Accessories

What Happened to the Headphone Jack on Your Phone?


I’m going to show my age here, but I grew up with a Walkman on my hip. First, it was cassettes, but eventually, I upgraded to CDs. One thing was always true, you plugged your headphones into the provided jack. When smartphones came out, they all had headphone jacks. But slowly, they’ve started to disappear. In place, we’ve been told we need to use the dreaded dongle. Easily lost, this small connector attaches to the charging port and allows you to connect your wired headphones. Of course, when the dongle is attached you can no longer charge your phone. Why? What happened to the headphone jack on all of our phones?

Wireless Conspiracy?

At first blush, the removal of the headphone jack on our phones happened at the same time that Bluetooth headphones started to become more common. Now we were forced to buy a dongle that we could easily lose as well or opt for wireless earbuds that were also easy to lose?!? Clearly, this was a conspiracy to make us spend more money replacing things that we shouldn’t have to replace. I know that the last time I bought a replacement dongle, I bought a pack of five. Why? Because I knew I’d lose it again.

You could make the case that, for Apple, removing the headphone jack would create additional income. They sell their own headphones (which are some of the few that work with spatial audio) and their connector is proprietary. This means that to make a 3rd party dongle, you have to pay Apple a licensing fee. But most companies have switched to USB-C ports. For them, they get no extra revenue from licensing. So, what is this really about?

The dreaded dongle – rarely seen in the wild as they pretty much get lost immediately.

Space

When asked, almost every company gave space savings as the primary motivator behind ditching the 3.5mm jack. This round port takes up considerable internal space as well as limits how thin you can make a phone. By removing the headphone jack, they can make the screen bigger, the phones thinner, and the batteries larger. That’s a lot of motivation!

Now, some manufacturers also mentioned audio quality. While you can make a case that a headphone that connects digitally (through the charging port) might have potentially better audio, this is certainly not the case when all people are really doing is adding a dongle. Those companies claiming better audio quality? Yeah, they were also selling branded headphones. While we don’t think this is the case with all manufacturers, some certainly took advantage of the trend to remove the headphone jack as an opportunity to sell headphones.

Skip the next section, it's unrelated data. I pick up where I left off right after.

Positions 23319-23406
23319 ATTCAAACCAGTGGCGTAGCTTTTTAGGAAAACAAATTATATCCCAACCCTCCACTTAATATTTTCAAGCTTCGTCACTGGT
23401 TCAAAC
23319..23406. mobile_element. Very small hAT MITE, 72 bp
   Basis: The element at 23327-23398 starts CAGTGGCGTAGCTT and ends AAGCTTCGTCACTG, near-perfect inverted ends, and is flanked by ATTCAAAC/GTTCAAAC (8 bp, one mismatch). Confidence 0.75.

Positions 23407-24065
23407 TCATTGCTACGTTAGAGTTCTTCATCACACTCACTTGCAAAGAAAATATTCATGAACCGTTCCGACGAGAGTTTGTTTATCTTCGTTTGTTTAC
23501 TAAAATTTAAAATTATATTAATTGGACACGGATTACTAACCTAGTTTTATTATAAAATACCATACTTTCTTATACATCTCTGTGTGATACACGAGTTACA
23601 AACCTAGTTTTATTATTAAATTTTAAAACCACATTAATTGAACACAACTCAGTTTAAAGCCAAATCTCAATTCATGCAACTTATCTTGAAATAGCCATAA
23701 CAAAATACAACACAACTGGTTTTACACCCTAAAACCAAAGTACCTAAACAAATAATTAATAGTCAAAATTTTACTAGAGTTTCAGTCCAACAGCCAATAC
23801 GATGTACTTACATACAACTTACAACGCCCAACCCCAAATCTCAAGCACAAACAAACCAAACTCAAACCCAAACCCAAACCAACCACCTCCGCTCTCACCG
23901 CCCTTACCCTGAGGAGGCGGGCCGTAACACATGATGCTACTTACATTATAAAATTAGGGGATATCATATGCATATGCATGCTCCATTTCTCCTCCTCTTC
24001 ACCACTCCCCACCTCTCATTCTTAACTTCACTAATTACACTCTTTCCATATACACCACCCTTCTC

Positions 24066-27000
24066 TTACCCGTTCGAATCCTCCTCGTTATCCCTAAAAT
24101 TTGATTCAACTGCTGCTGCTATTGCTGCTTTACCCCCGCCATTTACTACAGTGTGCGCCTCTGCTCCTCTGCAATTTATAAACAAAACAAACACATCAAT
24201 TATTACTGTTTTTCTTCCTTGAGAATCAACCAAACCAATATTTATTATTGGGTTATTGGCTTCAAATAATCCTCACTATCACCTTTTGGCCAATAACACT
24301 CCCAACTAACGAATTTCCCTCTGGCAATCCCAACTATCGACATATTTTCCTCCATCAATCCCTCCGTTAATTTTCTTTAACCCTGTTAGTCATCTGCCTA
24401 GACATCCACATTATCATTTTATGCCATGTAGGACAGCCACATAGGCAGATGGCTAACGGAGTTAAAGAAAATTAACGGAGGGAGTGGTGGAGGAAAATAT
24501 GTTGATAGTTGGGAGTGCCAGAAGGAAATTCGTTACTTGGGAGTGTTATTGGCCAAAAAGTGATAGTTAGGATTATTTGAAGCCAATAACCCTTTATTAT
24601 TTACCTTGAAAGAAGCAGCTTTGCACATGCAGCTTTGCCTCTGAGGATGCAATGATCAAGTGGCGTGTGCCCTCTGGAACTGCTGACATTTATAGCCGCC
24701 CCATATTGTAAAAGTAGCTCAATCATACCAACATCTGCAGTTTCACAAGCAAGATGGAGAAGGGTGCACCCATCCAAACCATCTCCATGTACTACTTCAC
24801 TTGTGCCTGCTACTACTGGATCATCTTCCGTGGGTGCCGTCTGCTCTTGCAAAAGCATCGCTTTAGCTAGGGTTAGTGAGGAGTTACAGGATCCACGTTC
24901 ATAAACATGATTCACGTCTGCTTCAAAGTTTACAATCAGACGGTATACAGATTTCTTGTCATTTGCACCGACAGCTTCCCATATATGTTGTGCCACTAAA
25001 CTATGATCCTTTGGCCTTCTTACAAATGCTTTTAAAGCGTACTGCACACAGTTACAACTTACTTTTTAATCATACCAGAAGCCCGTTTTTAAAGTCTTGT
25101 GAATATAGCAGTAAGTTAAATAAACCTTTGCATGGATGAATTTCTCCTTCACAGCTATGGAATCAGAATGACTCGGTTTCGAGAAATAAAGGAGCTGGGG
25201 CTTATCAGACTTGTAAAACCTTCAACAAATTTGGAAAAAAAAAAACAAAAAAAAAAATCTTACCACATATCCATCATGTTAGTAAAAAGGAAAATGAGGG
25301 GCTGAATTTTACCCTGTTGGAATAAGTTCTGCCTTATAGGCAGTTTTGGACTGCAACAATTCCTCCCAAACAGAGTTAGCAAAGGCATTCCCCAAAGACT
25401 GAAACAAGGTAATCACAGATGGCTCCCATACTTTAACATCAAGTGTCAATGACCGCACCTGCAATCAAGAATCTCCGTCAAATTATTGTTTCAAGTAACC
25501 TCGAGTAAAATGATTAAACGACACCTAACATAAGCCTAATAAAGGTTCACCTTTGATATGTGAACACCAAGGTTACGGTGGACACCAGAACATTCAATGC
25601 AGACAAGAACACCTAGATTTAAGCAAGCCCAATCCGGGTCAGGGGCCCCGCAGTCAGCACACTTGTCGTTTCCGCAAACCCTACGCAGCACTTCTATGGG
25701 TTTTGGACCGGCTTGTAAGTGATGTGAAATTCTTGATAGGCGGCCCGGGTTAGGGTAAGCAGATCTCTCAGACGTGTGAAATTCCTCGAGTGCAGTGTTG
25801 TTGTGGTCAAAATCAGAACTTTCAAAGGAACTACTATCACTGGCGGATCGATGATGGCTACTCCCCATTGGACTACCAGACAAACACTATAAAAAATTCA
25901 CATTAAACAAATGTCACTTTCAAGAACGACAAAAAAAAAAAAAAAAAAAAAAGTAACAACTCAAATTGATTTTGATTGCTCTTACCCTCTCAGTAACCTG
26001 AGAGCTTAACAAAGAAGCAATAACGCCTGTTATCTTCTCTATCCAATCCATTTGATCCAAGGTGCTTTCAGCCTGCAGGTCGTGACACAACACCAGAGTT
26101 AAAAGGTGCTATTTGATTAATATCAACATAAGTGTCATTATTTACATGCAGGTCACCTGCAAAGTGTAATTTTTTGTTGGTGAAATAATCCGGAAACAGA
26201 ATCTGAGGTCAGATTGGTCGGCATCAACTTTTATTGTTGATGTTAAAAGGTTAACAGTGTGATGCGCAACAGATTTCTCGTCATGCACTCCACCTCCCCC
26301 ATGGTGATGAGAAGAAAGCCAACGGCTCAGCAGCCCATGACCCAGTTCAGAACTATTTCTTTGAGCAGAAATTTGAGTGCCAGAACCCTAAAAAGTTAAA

Don’t Forget About Water!

People use their phones all the time. When they are working, playing, or exercising, they want their phones nearby. This often puts them in close proximity to water. Either through being outside where it might rain, or just from excessive sweat. People started finding out, very quickly, that their phones might be smart, but they weren’t waterproof.

One of the main ingresses for water is, surprisingly, the 3.5mm headphone jack. This weak point in the smartphone design was not only bad for waterproofing but was redundant. If the charging port could be used for audio, and the 3.5mm headphone jack only did the one thing, doesn’t it make sense to remove it? Since the loss of the headphone jack, just about every phone released has boasted increased water resistance. That alone seems like a pretty good tradeoff.

Wrap Up

This is very much a chicken and the egg question. Did they remove the headphone jack to sell Bluetooth headphones? Or did the cost of Bluetooth headphones come down enough that they felt like they could realize the benefits of removing the headphone jack without too much pushback from consumers? We tend to believe the latter. That said, we do miss our headphone jacks. What about you? Do you still use wired headphones with your smartphone? Let us know your solution in the comments!


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